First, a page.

Ever made it to the top of the 4,408 ft climb to Britain’s highest peak?
Here in our latest exhibition on Capital Collections is the view from a Victorian 360 degree perspective. The panorama is drawn from the Observatory at the summit. The building now lies in ruins but has a prestigious heritage. It was planned by Thomas Stevenson, lighthouse engineer (and father of Robert Louis Stevenson) and enabled the collection of 20 years’ worth of mountain weather data until its closure in 1904.
The drawings are delicately coloured in muted browns, purples, and blues to indicate the perspective of the distant hills, lochs and islands. Several islands to the West are visible, even Ireland itself. Although a reviewer writing in the Scottish Mountaineering Club Journal, cast doubt over the accuracy of such a sight:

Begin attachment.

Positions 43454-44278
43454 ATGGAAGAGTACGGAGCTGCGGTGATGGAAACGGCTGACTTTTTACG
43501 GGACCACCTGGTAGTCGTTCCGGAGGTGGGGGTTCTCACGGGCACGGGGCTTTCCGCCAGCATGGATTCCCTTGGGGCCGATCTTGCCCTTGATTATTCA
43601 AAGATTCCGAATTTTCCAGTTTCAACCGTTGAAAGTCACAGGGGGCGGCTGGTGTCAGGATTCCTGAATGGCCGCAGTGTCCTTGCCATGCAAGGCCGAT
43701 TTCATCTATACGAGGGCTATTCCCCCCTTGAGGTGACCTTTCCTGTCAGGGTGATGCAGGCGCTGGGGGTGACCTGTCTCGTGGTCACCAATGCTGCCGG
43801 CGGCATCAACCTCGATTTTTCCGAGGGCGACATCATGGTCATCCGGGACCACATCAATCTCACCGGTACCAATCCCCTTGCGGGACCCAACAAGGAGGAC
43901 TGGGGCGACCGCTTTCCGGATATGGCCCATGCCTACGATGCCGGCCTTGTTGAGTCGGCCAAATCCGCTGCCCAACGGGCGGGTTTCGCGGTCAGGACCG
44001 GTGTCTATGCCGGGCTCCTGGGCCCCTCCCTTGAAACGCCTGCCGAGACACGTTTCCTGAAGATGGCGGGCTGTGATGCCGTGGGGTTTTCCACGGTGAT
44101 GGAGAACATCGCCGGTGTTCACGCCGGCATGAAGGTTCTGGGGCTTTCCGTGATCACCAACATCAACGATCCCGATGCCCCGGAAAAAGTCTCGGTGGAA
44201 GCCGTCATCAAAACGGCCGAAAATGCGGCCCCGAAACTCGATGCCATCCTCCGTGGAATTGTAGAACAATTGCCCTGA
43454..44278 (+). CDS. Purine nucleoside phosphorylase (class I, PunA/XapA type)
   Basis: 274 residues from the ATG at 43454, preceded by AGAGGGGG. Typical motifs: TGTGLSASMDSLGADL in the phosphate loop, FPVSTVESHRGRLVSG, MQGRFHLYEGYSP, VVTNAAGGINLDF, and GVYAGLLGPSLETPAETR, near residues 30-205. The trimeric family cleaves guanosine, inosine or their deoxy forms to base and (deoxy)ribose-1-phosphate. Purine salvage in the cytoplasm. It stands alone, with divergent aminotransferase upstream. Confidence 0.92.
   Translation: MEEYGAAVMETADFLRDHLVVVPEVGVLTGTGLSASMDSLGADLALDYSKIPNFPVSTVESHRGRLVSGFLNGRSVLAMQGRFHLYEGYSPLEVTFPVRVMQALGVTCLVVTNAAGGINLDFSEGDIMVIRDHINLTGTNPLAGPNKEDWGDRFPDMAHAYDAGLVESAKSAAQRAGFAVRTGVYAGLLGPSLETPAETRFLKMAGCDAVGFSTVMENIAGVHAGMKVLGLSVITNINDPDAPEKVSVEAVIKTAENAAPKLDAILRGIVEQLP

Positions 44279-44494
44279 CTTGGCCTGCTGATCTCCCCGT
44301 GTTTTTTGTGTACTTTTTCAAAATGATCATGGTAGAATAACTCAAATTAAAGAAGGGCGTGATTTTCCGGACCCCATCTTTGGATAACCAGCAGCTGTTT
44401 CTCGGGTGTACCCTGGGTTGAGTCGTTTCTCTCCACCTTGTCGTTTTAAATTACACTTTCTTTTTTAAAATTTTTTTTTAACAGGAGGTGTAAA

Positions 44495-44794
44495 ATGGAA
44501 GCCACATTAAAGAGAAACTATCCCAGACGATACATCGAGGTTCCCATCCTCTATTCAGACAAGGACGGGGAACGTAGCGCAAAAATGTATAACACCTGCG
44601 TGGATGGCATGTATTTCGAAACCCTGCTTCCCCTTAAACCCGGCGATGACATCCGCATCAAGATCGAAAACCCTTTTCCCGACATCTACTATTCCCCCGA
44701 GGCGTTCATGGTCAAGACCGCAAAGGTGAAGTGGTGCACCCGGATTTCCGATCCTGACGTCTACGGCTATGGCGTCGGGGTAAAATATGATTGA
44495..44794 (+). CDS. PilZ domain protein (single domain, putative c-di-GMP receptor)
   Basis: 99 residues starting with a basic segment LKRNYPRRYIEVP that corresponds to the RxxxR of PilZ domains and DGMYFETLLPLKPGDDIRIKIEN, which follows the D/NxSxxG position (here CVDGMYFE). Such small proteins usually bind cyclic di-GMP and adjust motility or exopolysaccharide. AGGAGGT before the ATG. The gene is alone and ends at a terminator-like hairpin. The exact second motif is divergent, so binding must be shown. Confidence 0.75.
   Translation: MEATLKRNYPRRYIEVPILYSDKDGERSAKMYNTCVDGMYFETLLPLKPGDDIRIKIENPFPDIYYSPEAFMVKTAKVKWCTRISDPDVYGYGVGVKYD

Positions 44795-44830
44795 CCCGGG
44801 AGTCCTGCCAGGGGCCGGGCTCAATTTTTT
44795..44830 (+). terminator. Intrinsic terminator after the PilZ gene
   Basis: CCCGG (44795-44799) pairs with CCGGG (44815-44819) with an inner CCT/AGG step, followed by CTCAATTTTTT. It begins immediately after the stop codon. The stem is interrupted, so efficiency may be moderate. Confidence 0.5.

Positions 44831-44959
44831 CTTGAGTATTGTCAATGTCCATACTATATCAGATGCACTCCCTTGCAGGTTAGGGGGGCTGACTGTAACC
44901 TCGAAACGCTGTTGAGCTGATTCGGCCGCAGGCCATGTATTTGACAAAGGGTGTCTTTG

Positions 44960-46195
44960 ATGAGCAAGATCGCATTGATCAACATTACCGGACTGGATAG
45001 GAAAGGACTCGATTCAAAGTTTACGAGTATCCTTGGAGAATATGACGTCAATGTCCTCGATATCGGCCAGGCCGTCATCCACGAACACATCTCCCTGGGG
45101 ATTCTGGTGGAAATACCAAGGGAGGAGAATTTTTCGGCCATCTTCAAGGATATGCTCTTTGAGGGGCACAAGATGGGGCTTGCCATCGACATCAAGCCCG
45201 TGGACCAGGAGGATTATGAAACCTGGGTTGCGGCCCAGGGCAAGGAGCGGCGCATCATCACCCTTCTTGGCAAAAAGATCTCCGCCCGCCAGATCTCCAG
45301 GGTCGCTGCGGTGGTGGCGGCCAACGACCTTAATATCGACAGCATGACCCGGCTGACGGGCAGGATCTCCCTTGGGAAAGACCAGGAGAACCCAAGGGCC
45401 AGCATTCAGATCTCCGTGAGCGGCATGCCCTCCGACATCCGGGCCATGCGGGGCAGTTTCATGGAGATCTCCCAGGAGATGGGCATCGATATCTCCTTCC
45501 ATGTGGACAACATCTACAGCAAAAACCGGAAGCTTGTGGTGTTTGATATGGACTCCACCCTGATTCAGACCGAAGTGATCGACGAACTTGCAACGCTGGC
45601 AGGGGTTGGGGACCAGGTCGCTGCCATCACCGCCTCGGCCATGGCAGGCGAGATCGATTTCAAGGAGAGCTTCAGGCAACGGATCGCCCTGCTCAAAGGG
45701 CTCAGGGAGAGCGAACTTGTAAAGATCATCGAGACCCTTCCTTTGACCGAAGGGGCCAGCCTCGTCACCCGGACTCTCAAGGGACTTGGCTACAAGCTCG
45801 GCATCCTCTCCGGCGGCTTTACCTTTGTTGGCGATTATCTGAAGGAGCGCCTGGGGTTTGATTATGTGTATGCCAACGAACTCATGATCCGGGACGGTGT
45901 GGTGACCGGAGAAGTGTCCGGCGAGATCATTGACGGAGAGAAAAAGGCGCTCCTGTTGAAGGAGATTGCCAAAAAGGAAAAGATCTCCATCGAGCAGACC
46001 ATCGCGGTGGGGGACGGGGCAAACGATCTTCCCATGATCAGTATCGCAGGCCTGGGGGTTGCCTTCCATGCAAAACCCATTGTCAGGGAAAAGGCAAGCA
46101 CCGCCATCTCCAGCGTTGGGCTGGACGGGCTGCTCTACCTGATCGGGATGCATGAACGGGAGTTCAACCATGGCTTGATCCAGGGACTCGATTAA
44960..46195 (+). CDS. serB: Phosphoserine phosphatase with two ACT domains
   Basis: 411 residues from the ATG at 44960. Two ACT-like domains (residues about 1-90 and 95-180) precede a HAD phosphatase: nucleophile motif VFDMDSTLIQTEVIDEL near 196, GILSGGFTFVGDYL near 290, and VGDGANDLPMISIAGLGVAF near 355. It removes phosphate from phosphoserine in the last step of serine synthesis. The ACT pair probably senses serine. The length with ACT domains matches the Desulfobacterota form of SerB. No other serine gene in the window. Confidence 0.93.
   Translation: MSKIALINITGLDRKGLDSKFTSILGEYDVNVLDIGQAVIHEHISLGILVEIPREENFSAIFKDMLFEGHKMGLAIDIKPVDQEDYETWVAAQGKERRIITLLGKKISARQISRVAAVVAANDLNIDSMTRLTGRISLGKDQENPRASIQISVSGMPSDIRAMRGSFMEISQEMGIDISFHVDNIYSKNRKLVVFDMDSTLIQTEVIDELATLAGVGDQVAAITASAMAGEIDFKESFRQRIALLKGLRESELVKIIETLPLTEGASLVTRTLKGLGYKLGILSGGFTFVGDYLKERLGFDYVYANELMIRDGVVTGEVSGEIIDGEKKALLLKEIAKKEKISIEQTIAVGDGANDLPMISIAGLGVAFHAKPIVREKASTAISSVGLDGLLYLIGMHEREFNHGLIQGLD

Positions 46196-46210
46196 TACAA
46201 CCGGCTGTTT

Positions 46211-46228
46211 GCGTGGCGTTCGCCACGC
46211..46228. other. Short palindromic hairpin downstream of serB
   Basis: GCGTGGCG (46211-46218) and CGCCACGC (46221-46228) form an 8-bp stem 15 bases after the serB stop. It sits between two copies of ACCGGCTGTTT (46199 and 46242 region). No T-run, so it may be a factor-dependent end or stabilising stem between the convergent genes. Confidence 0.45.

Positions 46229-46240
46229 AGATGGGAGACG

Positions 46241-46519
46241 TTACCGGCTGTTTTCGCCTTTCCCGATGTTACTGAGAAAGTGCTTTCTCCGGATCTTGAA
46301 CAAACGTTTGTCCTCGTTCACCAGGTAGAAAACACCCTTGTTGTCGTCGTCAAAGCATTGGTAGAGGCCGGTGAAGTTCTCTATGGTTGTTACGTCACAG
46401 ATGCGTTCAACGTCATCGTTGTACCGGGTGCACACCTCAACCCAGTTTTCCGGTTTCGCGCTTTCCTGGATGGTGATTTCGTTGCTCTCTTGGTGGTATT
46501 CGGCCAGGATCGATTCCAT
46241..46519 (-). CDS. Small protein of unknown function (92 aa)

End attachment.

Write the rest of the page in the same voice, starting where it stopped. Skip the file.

“It also seems improbable that Ireland can be seen from Ben Nevis, for the distance of the visible horizon from a height of 4,400 feet is but eighty-one miles”.
However the journal also recommended the panorama without hesitation, to
“every one contemplating a visit to the summit to provide himself with one of these excellent panoramas, for he will certainly find it a most useful and pleasant aid to his enjoyment of the view”.
Now you can browse online and enjoy the view without the exertion or battling the elements!